Waste That Comes with Multi Material 3D Printing
Filament Poop that Comes with Multi-Material 3D Printing
©3DWithUs – Photo: Will Zoobkoff

To recycle filament poops, they can be shredded and transformed into new filament using filament makers. However, makers and artists already employ this newly found raw material for their molding projects. They use such vibrant filament waste as casting material for silicone molds, injection molds or to create blocks for further CNC carving.

Silicone Molded Skulls from 3D Printer Poops
Silicone Molded Skulls from 3D Printer Poop
Image: Morgii

Some other practical and fun uses of printer poop waste:
Poop Tower Game
Drainage Media in Plant Pots.
… more to be added.

Wipe Towers

As multicolor 3D printing becomes more prevalent, it brings about a new form of plastic waste in the shape of wipe towers. These towers are created during printing when the extruder switches filament colors. Wipe towers serve the purpose of maintaining clean color transitions and stable filament flow.

3D Print Wipe Towers
3D Print Wipe Towers
Image: Prusa Research
Image: Vartifex3D

Although leading slicer software offer various optimization settings to minimize filament waste, including options for wipe objects, these objects, whether with or without post-processing, can still be repurposed for different purposes. Wipe towers can vary in shape and size, offering versatility in their potential uses.

Multi-Color Sheep Print and Sheep Wipe Object
Multi-Color Sheep Print and Sheep Wipe Object
Image: Prusa3D

Shreded and Melted 3D Print Fails

Similarly to 3D printer poop, failed prints can be sorted by color, shredded, and used as casting material for silicone molds, injection molds, or to create blocks for further CNC carving. This allows for the creation of artistically unique designs and patterns.

Compilation of Coasters and Glass Holders
Compilation of Examples of Reused Plastic from 3D Prints
Image: Handy Dans 3D Prints

Handy Dan’s 3D Prints on Instagram showcases a remarkable collection of creations, ranging from coasters to wall-mounted clocks, all made from recycled and upcycled 3D printing waste. Moreover, they operate an Etsy shop where these unique creations are available for purchase. This serves as a successful example of recycling and upcycling within the 3D printing community.

Leftover Filament Bits

I haven’t come across an artistic example of upcycling such waste yet, but there’s certainly a case for addressing plastic waste. Leftover filament bits are often overlooked and discarded. The issue is that unused filament, especially PLA, absorbs moisture over time, making it brittle and unsuitable even for simple tasks like color changes with a pause. Fortunately, the recent introduction of filament dryers can address humidity issues, allowing leftover bits to be used for various projects. In any case, if you have such bits on hand, don’t dispose of them as waste.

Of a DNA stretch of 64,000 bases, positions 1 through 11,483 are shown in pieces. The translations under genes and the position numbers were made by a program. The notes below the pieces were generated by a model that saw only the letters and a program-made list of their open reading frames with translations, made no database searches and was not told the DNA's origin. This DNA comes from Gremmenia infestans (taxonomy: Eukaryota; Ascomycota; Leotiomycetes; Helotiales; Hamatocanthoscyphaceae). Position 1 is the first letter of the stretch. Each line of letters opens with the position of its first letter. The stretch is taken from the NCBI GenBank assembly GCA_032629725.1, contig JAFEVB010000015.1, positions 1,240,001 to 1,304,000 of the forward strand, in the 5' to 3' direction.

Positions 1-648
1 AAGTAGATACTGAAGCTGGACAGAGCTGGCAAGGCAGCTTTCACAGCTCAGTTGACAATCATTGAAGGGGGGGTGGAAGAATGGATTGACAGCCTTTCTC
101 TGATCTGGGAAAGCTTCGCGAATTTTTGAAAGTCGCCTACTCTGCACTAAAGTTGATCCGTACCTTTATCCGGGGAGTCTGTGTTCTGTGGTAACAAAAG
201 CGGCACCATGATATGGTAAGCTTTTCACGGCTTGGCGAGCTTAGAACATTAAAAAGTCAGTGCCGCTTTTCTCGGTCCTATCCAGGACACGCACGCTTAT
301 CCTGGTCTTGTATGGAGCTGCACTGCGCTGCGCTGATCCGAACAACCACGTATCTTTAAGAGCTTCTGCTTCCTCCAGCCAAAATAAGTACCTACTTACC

While the 3D printing community awaits affordable solutions and practical waste management services, which are on the rise, artistic upcycling not only conveys a message but also cultivates various solutions. These range from optimizing initial 3D print jobs in slicers to reusing support structures or using shredded plastics as materials for molding projects. We hope you found our guide helpful. Committed to regularly updating it, we invite you to share any other unique upcycling projects with us. Please leave your comments below; your contributions are valued and appreciated!

Read more: Recycling in 3D Printing: Filament Spool Initiatives – Cardboard, MasterSpool, etc.

Recycling in 3D printing remains an ongoing and sensitive topic, particularly for many FDM desktop 3D printer users who grapple with plastic filament waste. Over time, they accumulate numerous failed prints, leftover material, and empty filament spools. Fortunately, several initiatives from both 3D printing material manufacturers and community members are already underway. A notable example is MasterSpool project, which encourages to create one lasting spool, the reuse of empty spools or their production in cardboard.